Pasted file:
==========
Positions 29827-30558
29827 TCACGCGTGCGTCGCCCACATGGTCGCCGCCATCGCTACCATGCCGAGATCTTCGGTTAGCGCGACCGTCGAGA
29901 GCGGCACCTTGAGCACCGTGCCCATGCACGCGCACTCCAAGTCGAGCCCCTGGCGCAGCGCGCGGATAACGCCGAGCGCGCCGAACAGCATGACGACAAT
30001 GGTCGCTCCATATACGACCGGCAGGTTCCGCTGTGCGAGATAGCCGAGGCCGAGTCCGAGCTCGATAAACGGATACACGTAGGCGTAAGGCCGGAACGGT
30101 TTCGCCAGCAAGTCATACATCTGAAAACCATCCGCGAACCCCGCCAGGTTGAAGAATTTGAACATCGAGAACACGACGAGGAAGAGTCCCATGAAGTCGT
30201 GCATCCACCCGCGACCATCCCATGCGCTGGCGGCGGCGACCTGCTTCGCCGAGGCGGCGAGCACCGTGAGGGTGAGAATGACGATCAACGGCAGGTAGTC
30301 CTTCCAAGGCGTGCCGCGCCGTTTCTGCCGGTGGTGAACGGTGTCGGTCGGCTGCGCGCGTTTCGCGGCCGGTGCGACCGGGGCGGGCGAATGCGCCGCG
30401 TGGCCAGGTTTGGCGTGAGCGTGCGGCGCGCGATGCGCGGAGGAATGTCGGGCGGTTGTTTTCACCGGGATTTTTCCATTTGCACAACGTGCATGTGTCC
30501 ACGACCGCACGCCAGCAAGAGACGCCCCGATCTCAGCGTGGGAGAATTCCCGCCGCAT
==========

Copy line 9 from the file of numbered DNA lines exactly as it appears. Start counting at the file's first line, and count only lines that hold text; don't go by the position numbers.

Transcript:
30501 ACGACCGCACGCCAGCAAGAGACGCCCCGATCTCAGCGTGGGAGAATTCCCGCCGCAT